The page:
Gee, I love my kids.
You’d think that as children grow up and fly away from the nest, one would get over the initial infatuation.
Not so. I lovingly remember my kids as babies, young children and even teenagers, but that’s not what tugs at me as I sit here in my empty nest.
What I love so much are the people those little ones became. I love their independence in their new lives, how they choose to express themselves, and their fresh confidence and strength—they absolutely take my breath away.
My son, daughter and son-in-law are on the brink of everything. The journey that lies ahead as they inch closer and closer to…dare I say…creating families of their own, is wide open.
Take my breath away
My son is taking a yoga class. He’s inspired to share with me his discovery of noticing his breath. Just like I eyed him breathing in and out when he was a sleeping infant under my mom’s handmade quilt, now this tall, handsome young man is teaching me the importance of harnessing my breath.
He reminds me that in the day-to-day balance of work as a climate activist and taking care of my empty nest, I sometimes forget to breathe—to stop and let this vital air wash over and renew me. Of course, I know exactly what he’s talking about. Not only have I dabbled in yoga for years, like him, I yearn for clean air to restore my body as I continue to grow.
Really, he takes my breath away.
I still worry. I worry about the things I can see, like the uptick in illnesses among my friends at mid-life. I also worry about the things I can’t see, like breath-altering pollution that causes asthma and climate change.
So in my mid-50’s, I changed course and decided to devote my work life to ensure we stop pumping unlimited amounts of climate pollution into the air—our children and grandchildren’s air.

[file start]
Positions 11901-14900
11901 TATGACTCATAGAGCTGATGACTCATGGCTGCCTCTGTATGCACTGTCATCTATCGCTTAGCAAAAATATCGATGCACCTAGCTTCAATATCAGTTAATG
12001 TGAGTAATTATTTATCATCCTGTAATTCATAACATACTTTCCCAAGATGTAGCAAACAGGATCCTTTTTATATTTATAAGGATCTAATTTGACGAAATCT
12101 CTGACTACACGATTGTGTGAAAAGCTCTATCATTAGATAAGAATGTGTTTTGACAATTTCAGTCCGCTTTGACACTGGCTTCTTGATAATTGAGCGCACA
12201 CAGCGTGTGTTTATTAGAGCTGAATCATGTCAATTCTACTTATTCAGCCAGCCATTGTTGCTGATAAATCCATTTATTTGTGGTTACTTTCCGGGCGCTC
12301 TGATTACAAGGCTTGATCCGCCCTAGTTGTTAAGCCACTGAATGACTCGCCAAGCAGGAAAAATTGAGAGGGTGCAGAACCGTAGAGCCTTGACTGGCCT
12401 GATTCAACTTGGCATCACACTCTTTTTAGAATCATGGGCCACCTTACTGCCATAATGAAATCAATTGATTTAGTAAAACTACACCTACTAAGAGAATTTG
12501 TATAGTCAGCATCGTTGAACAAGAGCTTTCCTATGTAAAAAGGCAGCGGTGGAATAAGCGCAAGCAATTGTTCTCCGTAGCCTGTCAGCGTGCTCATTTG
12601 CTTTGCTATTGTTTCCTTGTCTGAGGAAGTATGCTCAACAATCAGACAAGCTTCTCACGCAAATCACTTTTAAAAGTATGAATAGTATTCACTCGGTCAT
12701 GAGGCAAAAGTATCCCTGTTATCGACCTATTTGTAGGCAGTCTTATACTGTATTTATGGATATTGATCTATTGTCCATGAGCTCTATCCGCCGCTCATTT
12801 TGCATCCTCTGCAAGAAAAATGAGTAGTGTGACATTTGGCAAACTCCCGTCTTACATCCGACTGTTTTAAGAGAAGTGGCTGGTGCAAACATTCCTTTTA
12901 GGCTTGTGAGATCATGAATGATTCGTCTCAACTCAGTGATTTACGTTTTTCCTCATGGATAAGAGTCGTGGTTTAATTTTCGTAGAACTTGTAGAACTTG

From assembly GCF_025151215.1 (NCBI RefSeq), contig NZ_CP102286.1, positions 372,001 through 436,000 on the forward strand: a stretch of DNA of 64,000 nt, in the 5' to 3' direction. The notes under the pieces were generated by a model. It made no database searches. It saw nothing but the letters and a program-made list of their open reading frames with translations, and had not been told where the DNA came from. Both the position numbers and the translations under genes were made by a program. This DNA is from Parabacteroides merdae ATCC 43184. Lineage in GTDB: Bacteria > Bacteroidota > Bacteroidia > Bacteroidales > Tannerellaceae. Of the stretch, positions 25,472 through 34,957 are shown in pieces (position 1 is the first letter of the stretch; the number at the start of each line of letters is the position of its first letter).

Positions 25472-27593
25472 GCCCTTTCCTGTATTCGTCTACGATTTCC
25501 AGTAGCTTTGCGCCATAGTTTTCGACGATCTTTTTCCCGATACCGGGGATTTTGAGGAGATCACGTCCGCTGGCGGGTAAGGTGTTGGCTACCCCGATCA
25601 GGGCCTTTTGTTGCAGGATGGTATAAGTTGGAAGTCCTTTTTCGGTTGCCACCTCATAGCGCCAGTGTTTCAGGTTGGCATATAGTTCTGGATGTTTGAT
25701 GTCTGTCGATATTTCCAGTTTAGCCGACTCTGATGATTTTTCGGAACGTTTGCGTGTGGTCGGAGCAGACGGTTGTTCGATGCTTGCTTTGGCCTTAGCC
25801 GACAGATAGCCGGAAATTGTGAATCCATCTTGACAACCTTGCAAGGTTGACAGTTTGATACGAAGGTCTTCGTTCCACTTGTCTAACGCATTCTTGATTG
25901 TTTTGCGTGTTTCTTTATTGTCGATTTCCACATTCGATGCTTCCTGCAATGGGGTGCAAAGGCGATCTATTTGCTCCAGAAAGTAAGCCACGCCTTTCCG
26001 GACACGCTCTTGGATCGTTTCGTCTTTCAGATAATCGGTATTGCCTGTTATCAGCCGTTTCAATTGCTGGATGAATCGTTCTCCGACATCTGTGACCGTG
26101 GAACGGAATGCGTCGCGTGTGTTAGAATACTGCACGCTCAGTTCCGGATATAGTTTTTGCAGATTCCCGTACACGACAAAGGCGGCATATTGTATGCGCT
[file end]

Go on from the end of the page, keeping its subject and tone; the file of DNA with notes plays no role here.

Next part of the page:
And you know what? My work makes me feel optimistic!
Recently, my hope was renewed when the president announced the Clean Power Plan. This plan sets the first-ever national limits on carbon pollution from power plants, the nation’s largest source of climate pollution emissions. The Clean Power Plan sends a clear message to the rest of the world that we care about the health of our families, the safety of our neighborhoods, and our planet.
I put aside a severe fear of public speaking (believe me, my knees get weak just thinking about it) and traveled from New York to Washington, DC and Denver, to testify in support of this historic plan. The Clean Power Plan reflects unprecedented input from Americans, including 4.3 million comments.
The Clean Air Act protected the air, water and land for 40 years. With climate change now causing more severe temperature increases, dangerous sea level rise, and ferocious storms, our kids need this plan for the next 40 years and beyond.
I love my kids and I love my country. No matter how old kids become, parents are passionate. And when someone messes with the kids—watch out. Just as our parents protected us when the Clean Air Act was first passed in 1970, now it’s our turn to help reduce carbon pollution.
What do you want to take your breath away—spewing power plants, or your incredibly amazing children and grandchildren? No matter what political persuasion, we all share the air—and we all need it clean. I want it for my babes, and I want it for yours.
What calls you to action?
[For more activism inspiration read A Grandfather Takes Climate Action]
Here’s the latest episode of The Green Divas Radio Show for more on green and healthy living…
Asst. Ed. Green Diva Grace / Image via ShutterStock
Ronnie Citron-Fink is a writer, editor and educator. She is the managing editor of Moms Clean Air Force. She has written and edited thousands of articles about green living and the environment for websites, books and magazines. Ronnie is the creator of Econesting.
Her posts can also be found on Huffington Post, Care2, Planet Green, Inhabitat, Yahoo!Green, Treehugger and other sites. Ronnie was named one of the Top Ten Living Green Experts by Yahoo. She has been a contributor to Family Fun and is included in their books. Ronnie was a teacher for many years and is the mother of two children.